Expert Commentary

Why media should think twice about public-opinion polls: Panel discussion

2015 panel discussion on the media’s widespread use of public-opinion polls during Harvard University’s Theodore H. White Seminar on Press and Politics.

(Martha Stewart)
(Photo by Martha Stewart)

A panel of experts criticized and offered candid insights on the media’s growing reliance on public-opinion polls during Harvard University’s recent Theodore H. White Seminar on Press and Politics.

The seminar followed a lecture by author and American history professor Jill Lepore, who had called for stronger regulation of the polling industry.

The four panelists were: Lepore, who’s also a staff writer for The New Yorker; Candy Crowley, a former anchor and political correspondent for CNN who is a fellow at the Harvard Institute of Politics; Peter Hart, the founder of Hart Research Associates and a pollster for NBC News and The Wall Street Journal; and Gary Younge, a columnist for The Guardian. The panel was moderated by Thomas Patterson, acting director of Harvard’s Shorenstein Center on Media, Politics and Public Policy.

Hart defended the industry, acknowledging that while change is needed – participation rates are too low, and the public has a poor understanding of public opinion measurement – the data collected by polls is still “exceptionally representative of where the country is at.” Hart argued that polling does not sway public opinion in elections; it measures sentiment rather than influencing it. He cited Vietnam, Watergate, and same-sex marriage as examples of times when public opinion was ahead of politicians, therefore impacting political outcomes. Hart stressed the importance of integrating other forms of data collection, such as focus groups, to understand the “why” behind the numbers.

Crowley also defended the practice of polling. Although she said that horse race numbers are “catnip for political reporters” and that reporters are not always trained to correctly report on polls, there wasn’t a better, readily available way of measuring the nation’s pulse, especially since polling has become a fixture of political reporting. She said that the problem was not the existence of polls, but rather the incorrect use of them.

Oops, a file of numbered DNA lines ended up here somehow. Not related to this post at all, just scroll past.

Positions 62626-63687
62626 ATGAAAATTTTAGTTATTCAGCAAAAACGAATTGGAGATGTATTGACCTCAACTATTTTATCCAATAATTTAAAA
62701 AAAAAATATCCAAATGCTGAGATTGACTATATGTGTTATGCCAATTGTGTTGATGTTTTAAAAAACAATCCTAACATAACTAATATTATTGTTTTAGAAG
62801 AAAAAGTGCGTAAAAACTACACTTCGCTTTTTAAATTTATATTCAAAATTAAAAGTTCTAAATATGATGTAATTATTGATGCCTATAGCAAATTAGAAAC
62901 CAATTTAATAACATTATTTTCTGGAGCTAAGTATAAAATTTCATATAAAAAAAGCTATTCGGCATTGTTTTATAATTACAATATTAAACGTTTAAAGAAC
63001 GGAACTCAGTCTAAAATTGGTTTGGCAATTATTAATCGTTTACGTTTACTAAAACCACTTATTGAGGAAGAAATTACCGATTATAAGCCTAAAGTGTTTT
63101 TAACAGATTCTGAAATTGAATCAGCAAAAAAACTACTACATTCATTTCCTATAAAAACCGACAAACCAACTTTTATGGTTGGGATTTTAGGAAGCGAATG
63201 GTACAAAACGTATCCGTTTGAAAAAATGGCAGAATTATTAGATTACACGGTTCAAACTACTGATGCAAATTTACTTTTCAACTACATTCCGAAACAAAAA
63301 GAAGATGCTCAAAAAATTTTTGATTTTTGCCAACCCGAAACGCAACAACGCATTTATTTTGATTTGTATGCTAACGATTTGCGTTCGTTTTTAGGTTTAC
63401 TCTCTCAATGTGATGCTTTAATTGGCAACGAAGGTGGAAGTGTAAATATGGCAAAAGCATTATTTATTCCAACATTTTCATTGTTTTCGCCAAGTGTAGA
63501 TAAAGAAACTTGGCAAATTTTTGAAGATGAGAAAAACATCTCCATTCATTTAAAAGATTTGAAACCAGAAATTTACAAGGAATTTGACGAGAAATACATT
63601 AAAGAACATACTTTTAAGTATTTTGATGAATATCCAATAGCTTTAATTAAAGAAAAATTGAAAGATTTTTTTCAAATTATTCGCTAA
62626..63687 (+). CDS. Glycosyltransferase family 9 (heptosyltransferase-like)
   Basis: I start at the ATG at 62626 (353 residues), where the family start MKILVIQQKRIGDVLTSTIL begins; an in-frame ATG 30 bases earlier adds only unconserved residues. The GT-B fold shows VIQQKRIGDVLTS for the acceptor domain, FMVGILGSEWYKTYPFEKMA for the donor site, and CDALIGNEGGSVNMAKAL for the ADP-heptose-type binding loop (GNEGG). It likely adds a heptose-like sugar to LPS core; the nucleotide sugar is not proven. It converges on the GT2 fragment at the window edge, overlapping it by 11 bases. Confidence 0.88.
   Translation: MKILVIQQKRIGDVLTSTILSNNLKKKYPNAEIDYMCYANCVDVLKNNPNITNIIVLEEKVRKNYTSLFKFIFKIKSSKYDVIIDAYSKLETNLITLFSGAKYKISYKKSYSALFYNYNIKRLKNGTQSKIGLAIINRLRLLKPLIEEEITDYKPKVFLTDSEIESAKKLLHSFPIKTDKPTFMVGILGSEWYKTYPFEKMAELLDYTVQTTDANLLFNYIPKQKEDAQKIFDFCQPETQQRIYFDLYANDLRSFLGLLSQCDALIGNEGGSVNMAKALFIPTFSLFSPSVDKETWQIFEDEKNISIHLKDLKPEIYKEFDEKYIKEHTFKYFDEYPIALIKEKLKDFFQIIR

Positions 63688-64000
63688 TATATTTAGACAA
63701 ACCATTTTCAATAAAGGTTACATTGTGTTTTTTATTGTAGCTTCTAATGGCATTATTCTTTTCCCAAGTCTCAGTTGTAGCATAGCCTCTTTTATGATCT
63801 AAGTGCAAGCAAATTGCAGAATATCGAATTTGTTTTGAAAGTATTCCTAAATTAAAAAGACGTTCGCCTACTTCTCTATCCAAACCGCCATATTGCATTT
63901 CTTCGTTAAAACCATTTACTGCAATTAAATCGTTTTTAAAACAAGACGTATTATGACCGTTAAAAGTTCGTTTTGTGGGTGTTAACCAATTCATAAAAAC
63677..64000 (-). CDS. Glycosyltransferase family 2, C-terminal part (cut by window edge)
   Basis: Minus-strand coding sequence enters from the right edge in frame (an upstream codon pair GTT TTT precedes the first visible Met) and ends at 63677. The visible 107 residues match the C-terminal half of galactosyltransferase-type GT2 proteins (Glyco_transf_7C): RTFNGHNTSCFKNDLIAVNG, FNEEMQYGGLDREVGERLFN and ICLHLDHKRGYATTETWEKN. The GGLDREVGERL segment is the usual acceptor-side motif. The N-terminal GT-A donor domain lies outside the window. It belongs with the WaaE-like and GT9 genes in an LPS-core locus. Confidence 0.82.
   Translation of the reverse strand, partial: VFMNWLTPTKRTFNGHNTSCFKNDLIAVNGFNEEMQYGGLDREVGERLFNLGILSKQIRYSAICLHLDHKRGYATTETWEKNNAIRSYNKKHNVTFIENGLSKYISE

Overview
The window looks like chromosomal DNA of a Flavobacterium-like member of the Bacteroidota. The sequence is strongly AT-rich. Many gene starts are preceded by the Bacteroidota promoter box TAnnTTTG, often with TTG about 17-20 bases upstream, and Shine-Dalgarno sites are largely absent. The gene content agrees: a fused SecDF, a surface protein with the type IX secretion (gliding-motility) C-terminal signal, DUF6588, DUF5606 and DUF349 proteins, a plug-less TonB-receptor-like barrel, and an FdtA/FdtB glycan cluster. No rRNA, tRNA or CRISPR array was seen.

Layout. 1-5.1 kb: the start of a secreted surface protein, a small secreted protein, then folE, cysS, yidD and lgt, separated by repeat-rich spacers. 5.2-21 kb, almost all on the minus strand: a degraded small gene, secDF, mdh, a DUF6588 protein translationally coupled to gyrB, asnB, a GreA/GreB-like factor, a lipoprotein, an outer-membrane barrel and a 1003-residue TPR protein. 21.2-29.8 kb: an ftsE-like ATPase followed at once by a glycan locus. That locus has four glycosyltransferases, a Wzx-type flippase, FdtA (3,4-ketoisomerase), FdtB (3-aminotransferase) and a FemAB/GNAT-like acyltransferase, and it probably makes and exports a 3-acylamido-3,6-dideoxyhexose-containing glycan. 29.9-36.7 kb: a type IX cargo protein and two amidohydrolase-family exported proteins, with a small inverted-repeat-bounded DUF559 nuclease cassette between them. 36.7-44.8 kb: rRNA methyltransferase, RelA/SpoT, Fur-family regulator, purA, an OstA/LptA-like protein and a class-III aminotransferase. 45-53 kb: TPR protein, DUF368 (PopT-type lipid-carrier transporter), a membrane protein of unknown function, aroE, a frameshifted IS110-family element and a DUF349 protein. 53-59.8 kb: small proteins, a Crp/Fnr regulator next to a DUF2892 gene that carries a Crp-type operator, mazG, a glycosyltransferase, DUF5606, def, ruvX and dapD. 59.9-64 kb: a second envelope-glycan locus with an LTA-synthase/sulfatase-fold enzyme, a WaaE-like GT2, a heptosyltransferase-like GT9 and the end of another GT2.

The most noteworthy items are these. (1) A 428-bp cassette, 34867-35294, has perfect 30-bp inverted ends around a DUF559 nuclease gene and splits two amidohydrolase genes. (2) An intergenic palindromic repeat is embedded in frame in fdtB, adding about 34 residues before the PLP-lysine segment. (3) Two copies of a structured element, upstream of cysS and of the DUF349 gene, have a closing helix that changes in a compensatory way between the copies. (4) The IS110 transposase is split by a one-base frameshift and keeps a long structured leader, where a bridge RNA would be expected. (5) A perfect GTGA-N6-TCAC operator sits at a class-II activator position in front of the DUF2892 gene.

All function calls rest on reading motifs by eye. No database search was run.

Younge agreed that the problem is not polls, but rather a problem with journalism. Using polls alone without digging deeper creates a lazy kind of journalism, he said, one that loses nuance and “texture.” He also compared the U.S. election cycle to that of the U.K, which lasts for only five weeks. With a shorter cycle and less campaign spending, polling and market research is a smaller industry there than it is in the U.S.

Lepore responded that she was primarily disavowing horse race polls, and that polling during the Vietnam and Watergate eras was useful. However, in recent years, polling had “teetered off course.” She said the problem is complicated because the public can’t tell the difference between polls with good or bad methodology. Lepore suggested that other methods, such as deliberative polling, whereby people learn about and debate an issue, and are asked for their opinions before and after reflection, could be a more meaningful way of gathering public opinion.

In a question-and-answer session, the panelists also discussed the role of polling for politicians, generally agreeing that following public opinion polls should not replace true leadership. They also discussed the use of polling for admittance to presidential debates.

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